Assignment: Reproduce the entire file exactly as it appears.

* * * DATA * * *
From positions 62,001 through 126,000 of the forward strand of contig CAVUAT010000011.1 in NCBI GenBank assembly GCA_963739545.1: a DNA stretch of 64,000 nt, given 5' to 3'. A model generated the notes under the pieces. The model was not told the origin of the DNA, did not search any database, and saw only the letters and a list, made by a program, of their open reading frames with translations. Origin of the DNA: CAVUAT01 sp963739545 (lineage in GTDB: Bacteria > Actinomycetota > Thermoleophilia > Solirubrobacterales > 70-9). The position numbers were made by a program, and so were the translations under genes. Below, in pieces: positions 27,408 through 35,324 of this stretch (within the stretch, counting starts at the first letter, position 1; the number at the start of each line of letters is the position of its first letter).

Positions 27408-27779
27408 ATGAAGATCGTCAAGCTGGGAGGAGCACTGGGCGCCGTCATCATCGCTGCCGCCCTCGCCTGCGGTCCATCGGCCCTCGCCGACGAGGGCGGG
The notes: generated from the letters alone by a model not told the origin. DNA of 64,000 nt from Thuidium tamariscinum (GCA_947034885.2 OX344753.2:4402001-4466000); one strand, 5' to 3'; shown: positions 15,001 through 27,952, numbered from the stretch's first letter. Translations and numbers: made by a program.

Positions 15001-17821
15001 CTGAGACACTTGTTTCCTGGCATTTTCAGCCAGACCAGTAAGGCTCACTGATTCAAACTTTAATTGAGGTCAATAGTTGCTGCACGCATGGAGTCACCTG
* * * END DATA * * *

From positions 62,001 through 126,000 of the forward strand of contig CAVUAT010000011.1 in NCBI GenBank assembly GCA_963739545.1: a DNA stretch of 64,000 nt, given 5' to 3'. A model generated the notes under the pieces. The model was not told the origin of the DNA, did not search any database, and saw only the letters and a list, made by a program, of their open reading frames with translations. Origin of the DNA: CAVUAT01 sp963739545 (lineage in GTDB: Bacteria > Actinomycetota > Thermoleophilia > Solirubrobacterales > 70-9). The position numbers were made by a program, and so were the translations under genes. Below, in pieces: positions 27,408 through 35,324 of this stretch (within the stretch, counting starts at the first letter, position 1; the number at the start of each line of letters is the position of its first letter).

Positions 27408-27779
27408 ATGAAGATCGTCAAGCTGGGAGGAGCACTGGGCGCCGTCATCATCGCTGCCGCCCTCGCCTGCGGTCCATCGGCCCTCGCCGACGAGGGCGGG
The notes: generated from the letters alone by a model not told the origin. DNA of 64,000 nt from Thuidium tamariscinum (GCA_947034885.2 OX344753.2:4402001-4466000); one strand, 5' to 3'; shown: positions 15,001 through 27,952, numbered from the stretch's first letter. Translations and numbers: made by a program.

Positions 15001-17821
15001 CTGAGACACTTGTTTCCTGGCATTTTCAGCCAGACCAGTAAGGCTCACTGATTCAAACTTTAATTGAGGTCAATAGTTGCTGCACGCATGGAGTCACCTG